global village idiot wrote:In going through the texts on weapons, most of them give the impression of military drill manuals; something an officer or senior NCO might use to train his soldiers. The saber texts in particular have this characteristic, as they all seem to stress the simplicity and ease of learning the use of the weapon, in addition to its economy versus firearms. Looking at the dao, especially photos of 20th Century Chinese soldiers and their sabers, they seem to be a rather humbler and less highly-regarded weapon than the jian; and I get the impression that it was about the best they could come up with when they needed to give their soldiers something - ANYTHING - to kill the Japanese with.


gvi


In regard to the choice of the saber over the jian to be used in the battle field. The saber is more superior to be used in the battlefield while the Jain is not. It is because the saber is more aggressive to fight against a rifle with a bayonet attached. The Jain is more of a design for shows. It is not as aggressive as the saber.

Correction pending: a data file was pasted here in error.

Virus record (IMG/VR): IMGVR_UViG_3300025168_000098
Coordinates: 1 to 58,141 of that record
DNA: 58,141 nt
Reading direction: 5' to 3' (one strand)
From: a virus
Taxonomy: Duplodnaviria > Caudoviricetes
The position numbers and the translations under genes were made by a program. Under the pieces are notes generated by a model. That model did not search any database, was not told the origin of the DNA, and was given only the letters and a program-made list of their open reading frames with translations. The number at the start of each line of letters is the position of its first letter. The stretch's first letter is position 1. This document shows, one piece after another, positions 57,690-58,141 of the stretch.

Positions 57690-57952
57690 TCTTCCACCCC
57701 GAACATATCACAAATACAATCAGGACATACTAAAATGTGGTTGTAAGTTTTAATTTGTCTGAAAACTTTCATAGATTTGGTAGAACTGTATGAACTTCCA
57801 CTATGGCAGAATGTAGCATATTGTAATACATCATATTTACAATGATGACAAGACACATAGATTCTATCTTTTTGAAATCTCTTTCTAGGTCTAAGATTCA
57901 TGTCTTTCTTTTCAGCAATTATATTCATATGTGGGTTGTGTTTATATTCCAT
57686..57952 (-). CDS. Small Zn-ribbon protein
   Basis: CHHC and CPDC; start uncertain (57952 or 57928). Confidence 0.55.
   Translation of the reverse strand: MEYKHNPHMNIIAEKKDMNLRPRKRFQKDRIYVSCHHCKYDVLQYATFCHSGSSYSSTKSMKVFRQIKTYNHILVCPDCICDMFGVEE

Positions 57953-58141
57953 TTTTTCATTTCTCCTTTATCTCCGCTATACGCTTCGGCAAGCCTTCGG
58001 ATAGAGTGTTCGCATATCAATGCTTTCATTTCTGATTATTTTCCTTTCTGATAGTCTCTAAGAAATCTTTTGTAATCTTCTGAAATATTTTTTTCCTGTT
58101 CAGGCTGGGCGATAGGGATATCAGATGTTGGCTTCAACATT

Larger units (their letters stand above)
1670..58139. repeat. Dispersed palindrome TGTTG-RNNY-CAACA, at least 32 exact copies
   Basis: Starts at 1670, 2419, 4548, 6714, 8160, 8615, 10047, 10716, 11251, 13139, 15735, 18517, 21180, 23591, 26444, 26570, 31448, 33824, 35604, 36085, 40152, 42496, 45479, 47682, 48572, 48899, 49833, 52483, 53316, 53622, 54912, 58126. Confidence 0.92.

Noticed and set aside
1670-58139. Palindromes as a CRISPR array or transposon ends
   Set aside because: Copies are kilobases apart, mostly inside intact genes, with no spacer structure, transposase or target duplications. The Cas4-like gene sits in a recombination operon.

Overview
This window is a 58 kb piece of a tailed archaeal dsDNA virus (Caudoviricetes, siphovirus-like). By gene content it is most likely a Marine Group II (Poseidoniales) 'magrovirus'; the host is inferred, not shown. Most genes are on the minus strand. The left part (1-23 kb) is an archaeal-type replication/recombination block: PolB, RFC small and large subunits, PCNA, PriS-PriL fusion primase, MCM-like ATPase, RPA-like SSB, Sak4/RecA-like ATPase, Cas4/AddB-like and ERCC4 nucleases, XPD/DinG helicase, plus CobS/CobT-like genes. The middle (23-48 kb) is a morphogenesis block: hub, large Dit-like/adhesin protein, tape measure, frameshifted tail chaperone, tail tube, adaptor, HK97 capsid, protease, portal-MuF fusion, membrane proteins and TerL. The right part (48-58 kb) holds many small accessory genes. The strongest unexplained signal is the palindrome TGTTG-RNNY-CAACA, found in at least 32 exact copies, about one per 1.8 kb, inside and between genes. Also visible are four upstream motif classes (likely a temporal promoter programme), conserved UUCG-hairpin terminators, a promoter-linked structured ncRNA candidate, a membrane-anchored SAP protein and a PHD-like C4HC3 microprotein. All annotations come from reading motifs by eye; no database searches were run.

Re: Weapons, the Brennan Translations and History...

PostPosted: Wed Sep 21, 2016 1:55 pm
by DPasek
There is actually a book (1928) written for the Chinese army based on Xingyi that included dao (saber):
https://www.amazon.com/Xingyi-Quan-Chinese-Army-Instruction/dp/1583942572

My understanding is that the dao was commonly used in the Qing military even prior to the late 1800s to early 1900s when China was facing outside pressures (unequal treaties with Western powers, Japanese militarism, WWII, etc.). The jian (double edged sword) was already regarded as being more intellectual and symbolic than the dao.